Christopher Marlowe's tragedy of Dr. Faustus envelops a realm of theological issues around one man's quest for knowledge. Feeling a university education to be inadequate for his purposes, Faustus makes the ultimate sacrifice possible to quench his thirst for otherworldly wisdom. Yet even though he gains amazing powers and a broad reputation as a man in the know, his quest is incomplete. He actually learns very little.
The nature of knowledge involves both the ability to recall facts, dates, events etc. and also the power to assimilate this new information and assign it the appropriate value. When Faustus signs away his soul to Lucifer to gain the service of Mephastophilis, he really gains no knowledge of himself. It could be argued that Mephastophilis provides books and takes Faustus to far off lands which in a way enriches the doctor's facilities. Yet through their companionship, Faustus comes to rely entirely on Mephastophilis to impress or poke fun at the esteemed men he meets.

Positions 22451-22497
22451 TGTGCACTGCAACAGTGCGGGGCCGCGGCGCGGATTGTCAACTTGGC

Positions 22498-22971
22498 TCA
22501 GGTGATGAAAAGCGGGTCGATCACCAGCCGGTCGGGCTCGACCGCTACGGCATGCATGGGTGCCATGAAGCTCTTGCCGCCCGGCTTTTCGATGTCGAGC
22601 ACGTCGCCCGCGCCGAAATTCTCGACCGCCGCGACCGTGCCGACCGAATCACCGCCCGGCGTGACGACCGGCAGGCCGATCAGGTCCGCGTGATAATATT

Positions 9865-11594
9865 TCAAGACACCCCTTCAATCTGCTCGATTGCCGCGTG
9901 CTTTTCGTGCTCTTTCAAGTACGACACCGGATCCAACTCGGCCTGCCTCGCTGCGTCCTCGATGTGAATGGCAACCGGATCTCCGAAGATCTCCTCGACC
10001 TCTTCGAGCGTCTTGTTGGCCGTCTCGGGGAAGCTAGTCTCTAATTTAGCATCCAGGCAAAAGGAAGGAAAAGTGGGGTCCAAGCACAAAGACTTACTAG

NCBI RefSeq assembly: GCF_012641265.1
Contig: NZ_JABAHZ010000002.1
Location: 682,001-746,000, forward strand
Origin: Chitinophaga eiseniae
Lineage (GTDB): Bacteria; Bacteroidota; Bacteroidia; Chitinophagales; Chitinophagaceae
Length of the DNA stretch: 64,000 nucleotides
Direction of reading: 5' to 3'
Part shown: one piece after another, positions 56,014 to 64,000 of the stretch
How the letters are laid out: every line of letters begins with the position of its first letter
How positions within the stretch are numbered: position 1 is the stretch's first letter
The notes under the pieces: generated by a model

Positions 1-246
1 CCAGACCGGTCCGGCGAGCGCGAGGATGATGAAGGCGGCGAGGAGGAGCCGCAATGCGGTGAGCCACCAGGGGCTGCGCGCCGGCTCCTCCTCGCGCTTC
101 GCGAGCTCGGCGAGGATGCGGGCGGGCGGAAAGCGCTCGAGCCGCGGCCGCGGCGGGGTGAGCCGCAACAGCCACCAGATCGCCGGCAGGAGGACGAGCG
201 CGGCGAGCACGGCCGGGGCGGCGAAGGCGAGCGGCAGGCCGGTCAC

To be sure, Faustus gains wide...
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- Doctor Faustus by Christopher Marlowe Elizabeth I came to the throne of England during a time of intense religious turmoil and political uncertainty. By the end of her reign, England stood as the first officially Protestant nation in Europe; however, tensions between Protestants and the repressed Catholic minority continued to plague the nation. Much of the literature produced during the time of her reign reflected sensitivities to religion and resulting political intrigues. In his play Doctor Faustus, Christopher Marlowe places the title character in a power struggle similar in form to those conflicts dominating Elizabethan life.... [tags: Doctor Faustus Christopher Marlowe Essays]
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